Written on 27/01/2023

As all IFAs have learned during 2022, following machine led biases is dangerous.  For as long as I can remember there have been two conventional theories.   Firstly that bonds are low risk, and equities are high risk.  Such a flat statement ignores the price movements, and last year bonds fell by as much as half.  The illusion is well and truly pricked.  The text books are being revised already! 

The second theory is that the older people are, the less risk they should take, as their time horizon is shorter.  Rubbish! The elderly have stable incomes provided from pensions, government pay-outs, have few liabilities, excepting their own health, and generally can afford to lose in the short term.  Their lives are stable, unlike the thrusting young with mortgages, school fees and incomes that can be ended in a management cull instigated from on high with no notice at all.

So it is not surprising that one of the great failures of retail financial advice has been robo advice.  Millions have been thrown away finding out that customers aren’t going to take advice from a machine.  Advisers fall around laughing, but robo failure does hide another threat – passive investments and ETFs on self serve platforms.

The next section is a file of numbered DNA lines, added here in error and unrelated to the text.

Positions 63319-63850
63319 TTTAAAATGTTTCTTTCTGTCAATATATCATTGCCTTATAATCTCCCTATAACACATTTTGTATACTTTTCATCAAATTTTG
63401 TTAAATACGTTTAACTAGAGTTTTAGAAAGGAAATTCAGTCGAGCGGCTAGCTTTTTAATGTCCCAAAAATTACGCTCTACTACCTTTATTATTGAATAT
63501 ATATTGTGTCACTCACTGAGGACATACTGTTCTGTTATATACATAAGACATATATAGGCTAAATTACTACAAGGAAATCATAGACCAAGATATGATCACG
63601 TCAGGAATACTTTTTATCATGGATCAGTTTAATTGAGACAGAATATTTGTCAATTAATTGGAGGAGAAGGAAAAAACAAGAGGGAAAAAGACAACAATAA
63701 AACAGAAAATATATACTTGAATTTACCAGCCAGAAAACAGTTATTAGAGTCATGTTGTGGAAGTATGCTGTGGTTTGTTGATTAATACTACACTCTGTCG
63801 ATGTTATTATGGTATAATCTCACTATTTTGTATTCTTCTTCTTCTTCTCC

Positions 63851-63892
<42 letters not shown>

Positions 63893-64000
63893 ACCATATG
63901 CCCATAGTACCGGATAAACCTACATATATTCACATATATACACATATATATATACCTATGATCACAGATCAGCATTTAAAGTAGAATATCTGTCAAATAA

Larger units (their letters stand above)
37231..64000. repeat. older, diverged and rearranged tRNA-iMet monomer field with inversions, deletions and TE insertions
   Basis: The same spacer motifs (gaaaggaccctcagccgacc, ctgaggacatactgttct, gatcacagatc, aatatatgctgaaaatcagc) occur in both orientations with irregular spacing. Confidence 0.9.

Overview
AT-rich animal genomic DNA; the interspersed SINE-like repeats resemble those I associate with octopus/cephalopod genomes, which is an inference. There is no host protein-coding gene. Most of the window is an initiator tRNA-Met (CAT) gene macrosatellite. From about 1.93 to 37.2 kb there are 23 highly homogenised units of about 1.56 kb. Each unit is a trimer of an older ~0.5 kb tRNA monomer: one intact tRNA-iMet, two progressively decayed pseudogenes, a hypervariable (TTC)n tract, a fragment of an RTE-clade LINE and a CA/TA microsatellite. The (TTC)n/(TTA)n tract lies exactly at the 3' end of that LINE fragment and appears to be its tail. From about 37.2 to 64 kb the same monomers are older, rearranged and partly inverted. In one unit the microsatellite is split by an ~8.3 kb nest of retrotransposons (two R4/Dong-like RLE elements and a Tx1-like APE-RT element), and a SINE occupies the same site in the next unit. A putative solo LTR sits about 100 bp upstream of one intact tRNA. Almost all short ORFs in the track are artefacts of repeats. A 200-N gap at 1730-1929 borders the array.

Sure as night follow day, funds have been flowing from active to passive funds, the charge led by exchange-traded funds and the numbers are even more marked in the US.  While indexed investing was the big growth area in the 1980s and 1990s ETFs are leading the charge now – putting active fund managers out of work.  In the UK the ETF offshore domicile means the dividends are paid gross – further incentive to park them in pension funds. 

While no one knows exactly what proportion of assets are managed passively, some commentators think that we are close to the tipping point now, making it easier than ever to pick stocks and funds to beat those same indices.  

The key role for IFAs then is to overcome the threat with courage.  Take the lead and put forward propositions that are grounded in sense, and independent thought.  They buy your advice, and look to you for leadership, and you provide that by research, study and communication.

IFAC this year will be running investment committee seminars, to help provide structure to your firm’s processes.  We will be delivering seminars every Friday from March at 10am.  We hope that these zoom meetings can be live, interactive and educational. 

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